If all else failed, a "Housewife" writing to the Editor of the Llanelly Star a week earlier said that she had found Apple Tea very useful in cases of influenza and thought the recipe should be more widely known. "Remove the stalks of 1lb of apples, but not the peel. Mash the apples, cut them up with a fruit knife, place them in a basin with a quart of cold water. Cover the basin and allow the apples to simmer gently in a moderate oven until the liquid is reduced to one pint. Strain this, and serve hot. Apple tea can be made in a saucepan, but it should be an aluminium or a fire-proof china pan as either iron or enamel would spoil the flavour." There is no record of its efficacy or lack thereof.[15]

Daily Life Disrupted by the Epidemic

The number of schools which had to be closed was increasing daily. Schools in the Llanelly rural area were ordered to be closed at the end of October. [16] The Borough Education Committee reported that in the same month there was an outbreak in the New Dock district which affected school attendance and that it was spreading in the direction of the town. Over two hundred children were absent from school in the area and several members of the teaching staff were "laid up". [17]

At the end of October the "scourge" of influenza was increasing in severity in Llanelly and district and scores of new cases were being reported daily.[18] The Public Lending Library was "closed until further notice".[19] Several of the works were suffering from absenteeism owing to illness and in the first week of November, postal deliveries had been delayed "for hours every day this week" because of staff depleted by illness. There was "unavoidable delay in the distribution of ration books" and householders were asked "not to trouble the Post Office or the Food Control Office .... but to go on with their registered suppliers until they receive their books". [20]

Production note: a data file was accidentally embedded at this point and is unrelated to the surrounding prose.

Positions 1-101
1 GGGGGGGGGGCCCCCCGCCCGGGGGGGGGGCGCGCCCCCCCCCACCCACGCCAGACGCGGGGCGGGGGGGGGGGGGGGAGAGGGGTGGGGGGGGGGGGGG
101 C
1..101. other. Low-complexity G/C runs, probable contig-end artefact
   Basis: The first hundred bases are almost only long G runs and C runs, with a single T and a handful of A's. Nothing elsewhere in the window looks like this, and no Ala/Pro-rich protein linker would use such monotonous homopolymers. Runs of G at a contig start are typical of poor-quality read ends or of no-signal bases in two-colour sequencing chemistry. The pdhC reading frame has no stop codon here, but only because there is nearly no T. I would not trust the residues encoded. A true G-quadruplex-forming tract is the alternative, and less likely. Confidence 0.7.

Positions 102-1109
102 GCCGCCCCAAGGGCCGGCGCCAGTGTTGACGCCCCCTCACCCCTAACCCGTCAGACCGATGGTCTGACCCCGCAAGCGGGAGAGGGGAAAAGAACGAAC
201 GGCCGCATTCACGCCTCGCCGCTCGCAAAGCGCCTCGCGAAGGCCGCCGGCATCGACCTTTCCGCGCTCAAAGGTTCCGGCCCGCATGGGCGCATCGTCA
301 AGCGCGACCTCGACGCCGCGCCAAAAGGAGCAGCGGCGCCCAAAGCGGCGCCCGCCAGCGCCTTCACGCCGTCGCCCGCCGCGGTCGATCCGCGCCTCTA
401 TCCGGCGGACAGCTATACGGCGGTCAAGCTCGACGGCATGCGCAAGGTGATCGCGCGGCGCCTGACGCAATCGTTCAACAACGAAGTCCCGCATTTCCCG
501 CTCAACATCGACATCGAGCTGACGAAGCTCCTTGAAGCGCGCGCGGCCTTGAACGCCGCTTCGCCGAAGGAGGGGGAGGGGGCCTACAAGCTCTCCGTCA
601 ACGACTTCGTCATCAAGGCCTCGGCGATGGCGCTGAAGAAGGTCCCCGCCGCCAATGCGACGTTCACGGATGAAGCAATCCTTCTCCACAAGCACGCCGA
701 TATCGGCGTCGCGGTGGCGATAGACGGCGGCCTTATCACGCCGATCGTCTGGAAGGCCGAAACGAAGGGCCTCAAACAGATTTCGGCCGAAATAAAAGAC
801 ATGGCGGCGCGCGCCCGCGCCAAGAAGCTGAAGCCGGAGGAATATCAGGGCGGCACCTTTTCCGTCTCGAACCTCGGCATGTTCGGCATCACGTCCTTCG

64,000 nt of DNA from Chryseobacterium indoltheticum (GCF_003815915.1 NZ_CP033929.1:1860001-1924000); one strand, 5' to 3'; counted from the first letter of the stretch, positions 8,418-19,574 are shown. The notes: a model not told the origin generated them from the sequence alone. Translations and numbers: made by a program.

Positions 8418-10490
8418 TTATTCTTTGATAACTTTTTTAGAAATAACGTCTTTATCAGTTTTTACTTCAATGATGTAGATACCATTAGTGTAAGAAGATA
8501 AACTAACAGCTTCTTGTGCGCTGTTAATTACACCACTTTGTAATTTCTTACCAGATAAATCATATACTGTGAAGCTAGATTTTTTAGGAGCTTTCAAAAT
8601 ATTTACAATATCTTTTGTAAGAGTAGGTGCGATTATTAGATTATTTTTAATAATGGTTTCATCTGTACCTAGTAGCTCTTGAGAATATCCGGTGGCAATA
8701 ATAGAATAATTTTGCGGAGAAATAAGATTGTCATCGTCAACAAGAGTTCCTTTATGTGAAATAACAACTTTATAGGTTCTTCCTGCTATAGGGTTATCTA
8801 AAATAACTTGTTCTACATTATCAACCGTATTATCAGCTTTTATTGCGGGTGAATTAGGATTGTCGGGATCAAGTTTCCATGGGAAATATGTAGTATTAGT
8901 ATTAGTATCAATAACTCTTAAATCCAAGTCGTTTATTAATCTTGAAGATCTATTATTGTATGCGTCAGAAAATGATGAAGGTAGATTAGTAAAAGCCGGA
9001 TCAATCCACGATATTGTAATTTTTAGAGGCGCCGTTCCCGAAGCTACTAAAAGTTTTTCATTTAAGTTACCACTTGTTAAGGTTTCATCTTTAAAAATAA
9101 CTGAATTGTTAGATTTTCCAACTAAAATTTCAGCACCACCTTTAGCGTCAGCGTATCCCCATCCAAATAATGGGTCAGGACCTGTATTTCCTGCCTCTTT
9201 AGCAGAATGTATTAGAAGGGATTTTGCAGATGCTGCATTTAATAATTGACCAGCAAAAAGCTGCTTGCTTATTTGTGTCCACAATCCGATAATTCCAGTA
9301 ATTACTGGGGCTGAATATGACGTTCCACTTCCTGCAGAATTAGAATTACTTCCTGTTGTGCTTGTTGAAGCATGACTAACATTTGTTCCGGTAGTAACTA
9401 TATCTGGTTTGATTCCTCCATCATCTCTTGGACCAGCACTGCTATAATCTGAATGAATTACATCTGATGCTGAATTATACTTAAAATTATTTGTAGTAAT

In October visiting rules at Llanelly Hospital had been suspended and the Children's Ward had been strictly isolated.[21] By the end of October the Corporation of Llanelly was inviting applications to be received by Monday, 4th November from "qualified nurses for temporary positions as nurses in connection with the influenza epidemic".[22]

In July the Llanelly Star had said that the "Spanish 'flu' appears to be rampant, but if laughter is cheap medicine then those who go to see Charlie Chaplin in the latest new million dollar contract production, 'A Dog's Life' get a real good dose." [23] Despite being "saturated with disinfectant" [24} by November the cinemas were under threat of closure.